It turns out that a military experiment gone awry has turned every woman in the village into a murdering, man-hating cannibal. The gender bashing goes both ways, and it just drips off the screen, but never in a bad way. The film keeps its tongue firmly in cheek, and it makes for a fun viewing experience (B). Thank goodness for the IFC!

Director Jake West creates a highly stylized series of character introductions, complete with stop-action, lens filter, and text graphic, that seems out of place. It also, like many British films in recent years, seems to lean on the requisite jangly British score a little much early on, and then not at all in the second and third acts. That kind of imbalance just struck me as odd, but was a minor deal once the action started and the comedy kicked in.

These femmes are part zombie, part Tarantino gonzo character. The main cannibals all have a gimmick--the hair dresser and her scissors, the butcher and her cleaver, the newlywed and her bloody wedding dress. It's a fun take on the zombie/military trope, to be sure.

Get a sixer of Harps and give this one a look.

Falling Skies (2011) is a B-, thus far. The skitters aren't terrifically rendered, and the commercial breaks are awkwardly spaced. They stop any momentum this earnest series has dead in its tracks. Noah Wylie is good as Tom Mason. He does a fine job as the father trying to keep his family in tact in the aftermath of an alien invasion.

The threat of real danger in this show, that sense of dread or tension, is what's missing. It would definitely benefit from less running and more conflict. Still, it's been a fun summer diversion and I'll try to keep up with it...


On The Little Mermaid...

My two-year-old daughter is crazy about mermaids (she calls them merdades, and it's been established around here that they are not to be eaten!), and we've been watching a lot of The Little Mermaid and The Little Mermaid II. I think, because I can't get the damned songs out of my head and I know every aspect of both storyboards, I'm qualified to offer the following observations:
  • King Triton has a sea witch problem. Over and over again, these sea witches are messing with the man. If I'm in his kingdom, I consider the idea of doing a recall on his position of leadership. The man simply can't control these sea witches!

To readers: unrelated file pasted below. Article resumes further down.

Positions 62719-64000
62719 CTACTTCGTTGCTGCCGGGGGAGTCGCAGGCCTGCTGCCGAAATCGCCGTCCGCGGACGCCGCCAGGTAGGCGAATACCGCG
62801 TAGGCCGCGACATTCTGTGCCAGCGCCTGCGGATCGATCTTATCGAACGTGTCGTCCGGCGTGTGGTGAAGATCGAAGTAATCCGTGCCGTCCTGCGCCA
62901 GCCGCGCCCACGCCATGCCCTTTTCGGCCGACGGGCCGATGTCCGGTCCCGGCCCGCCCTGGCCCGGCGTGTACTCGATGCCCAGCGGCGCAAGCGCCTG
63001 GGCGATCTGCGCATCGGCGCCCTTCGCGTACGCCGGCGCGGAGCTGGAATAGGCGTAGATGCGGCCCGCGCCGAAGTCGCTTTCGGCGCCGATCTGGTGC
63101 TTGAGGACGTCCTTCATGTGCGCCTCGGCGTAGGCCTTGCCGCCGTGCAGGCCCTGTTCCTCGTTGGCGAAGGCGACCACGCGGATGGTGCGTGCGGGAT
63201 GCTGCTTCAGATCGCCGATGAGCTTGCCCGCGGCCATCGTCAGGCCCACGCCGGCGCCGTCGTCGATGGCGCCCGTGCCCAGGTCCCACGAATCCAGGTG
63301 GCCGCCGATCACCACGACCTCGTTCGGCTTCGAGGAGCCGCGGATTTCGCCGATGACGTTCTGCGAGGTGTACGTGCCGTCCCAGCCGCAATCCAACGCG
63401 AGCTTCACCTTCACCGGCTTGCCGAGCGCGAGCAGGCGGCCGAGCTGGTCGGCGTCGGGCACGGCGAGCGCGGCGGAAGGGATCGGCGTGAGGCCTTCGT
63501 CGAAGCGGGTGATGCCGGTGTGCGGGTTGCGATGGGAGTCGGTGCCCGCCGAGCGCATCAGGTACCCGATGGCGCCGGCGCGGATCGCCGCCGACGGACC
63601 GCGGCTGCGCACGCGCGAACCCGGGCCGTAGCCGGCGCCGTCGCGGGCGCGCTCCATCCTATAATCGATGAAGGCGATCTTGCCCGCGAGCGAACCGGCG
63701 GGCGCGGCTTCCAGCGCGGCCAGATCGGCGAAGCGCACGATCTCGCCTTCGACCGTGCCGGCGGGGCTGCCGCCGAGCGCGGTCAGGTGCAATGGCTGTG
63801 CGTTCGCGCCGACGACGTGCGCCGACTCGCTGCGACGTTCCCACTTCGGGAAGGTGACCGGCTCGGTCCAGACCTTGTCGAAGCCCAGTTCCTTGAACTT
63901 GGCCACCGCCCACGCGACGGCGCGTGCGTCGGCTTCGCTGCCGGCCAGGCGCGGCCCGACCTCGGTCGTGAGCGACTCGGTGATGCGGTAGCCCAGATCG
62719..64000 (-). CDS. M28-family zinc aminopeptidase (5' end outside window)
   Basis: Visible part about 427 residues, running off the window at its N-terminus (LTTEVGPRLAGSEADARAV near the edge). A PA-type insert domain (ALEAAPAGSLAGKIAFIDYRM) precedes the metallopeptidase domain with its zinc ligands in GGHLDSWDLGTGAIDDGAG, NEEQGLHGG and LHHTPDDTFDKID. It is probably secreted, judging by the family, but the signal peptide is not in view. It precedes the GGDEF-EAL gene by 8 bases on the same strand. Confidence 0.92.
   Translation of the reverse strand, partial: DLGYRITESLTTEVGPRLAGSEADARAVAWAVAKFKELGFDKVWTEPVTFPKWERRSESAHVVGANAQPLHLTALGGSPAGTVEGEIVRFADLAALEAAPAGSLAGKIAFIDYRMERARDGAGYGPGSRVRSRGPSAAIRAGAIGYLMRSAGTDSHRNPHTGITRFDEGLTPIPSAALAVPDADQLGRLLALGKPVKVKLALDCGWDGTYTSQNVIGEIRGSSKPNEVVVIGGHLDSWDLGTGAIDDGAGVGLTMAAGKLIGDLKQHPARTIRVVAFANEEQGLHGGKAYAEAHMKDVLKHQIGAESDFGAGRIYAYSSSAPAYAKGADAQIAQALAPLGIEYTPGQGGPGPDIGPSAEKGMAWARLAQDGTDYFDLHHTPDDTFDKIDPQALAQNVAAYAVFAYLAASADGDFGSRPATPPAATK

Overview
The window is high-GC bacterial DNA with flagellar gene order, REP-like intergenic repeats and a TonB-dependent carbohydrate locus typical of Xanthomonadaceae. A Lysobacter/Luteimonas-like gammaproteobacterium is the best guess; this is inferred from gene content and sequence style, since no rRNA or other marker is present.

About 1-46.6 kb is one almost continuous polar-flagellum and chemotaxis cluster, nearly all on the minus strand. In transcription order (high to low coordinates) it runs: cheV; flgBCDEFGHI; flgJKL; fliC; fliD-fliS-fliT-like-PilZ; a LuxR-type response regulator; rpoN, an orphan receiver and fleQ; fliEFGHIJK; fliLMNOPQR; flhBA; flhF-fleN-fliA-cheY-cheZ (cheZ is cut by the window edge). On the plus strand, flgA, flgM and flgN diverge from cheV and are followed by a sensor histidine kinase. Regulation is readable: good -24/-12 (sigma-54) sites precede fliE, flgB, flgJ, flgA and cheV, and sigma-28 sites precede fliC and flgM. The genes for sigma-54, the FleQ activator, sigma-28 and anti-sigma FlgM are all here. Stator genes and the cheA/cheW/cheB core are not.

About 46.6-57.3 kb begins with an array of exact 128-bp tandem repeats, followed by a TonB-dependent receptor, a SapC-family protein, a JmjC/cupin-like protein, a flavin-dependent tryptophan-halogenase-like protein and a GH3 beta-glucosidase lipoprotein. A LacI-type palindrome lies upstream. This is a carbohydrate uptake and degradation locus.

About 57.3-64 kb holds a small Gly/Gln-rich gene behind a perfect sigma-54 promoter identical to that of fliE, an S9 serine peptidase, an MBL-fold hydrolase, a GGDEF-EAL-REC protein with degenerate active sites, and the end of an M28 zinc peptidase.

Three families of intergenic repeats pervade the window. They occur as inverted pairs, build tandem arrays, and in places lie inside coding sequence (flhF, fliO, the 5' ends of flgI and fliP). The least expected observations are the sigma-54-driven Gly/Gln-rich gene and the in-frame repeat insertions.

• Sebastian is no kind of a reliable caretaker. After he completely lost control of Ariel in the first movie, how could that same lady trust her daughter in the sequel to the care of a six-ounce crab?
  • Scuttle kicks ass.
  • That deleted scene where the fishermen roast a merperson on the beach while dancing to the sounds of a deejay and drinking Corona is inappropriate for toddlers.


Tron Legacy

I had low expectations for Tron: Legacy (2010), so I was very happily surprised when I found the film to be both a strong bit of visual storytelling and a wholly engaging entertainment. It's a darker film, both in mise-en-scene and in plot, with its muted blacks and blues and its central saw of Clu building a mindless army of cyber drones to take over the world. Kudos to Disney for doing a good job with a sequel that, twenty-eight years down the road, did justice to a 1982 original that was so much fun when it was first released.

Jeff Bridges is so danged good in just about everything he does. The same holds true in this story. He plays a few roles here, with the help of digital enhancements to show age differences, and he does a fine job in carrying them out.

Garrett Hedlund was really good as Sam Flynn. He shows passion when he needs to and he always comes across as believable. He also makes the fight scenes fun, bringing athleticism to his performance.

I was wondering when Olivia Wilde would break into films in a major way, and her portrayal of Quorra here certainly shows she can do it with style. Her IMDB profile shows a lot of work coming down the pipeline, which is good. She's been excellent on FOX's House series, and I'm excited to see where this second career takes her.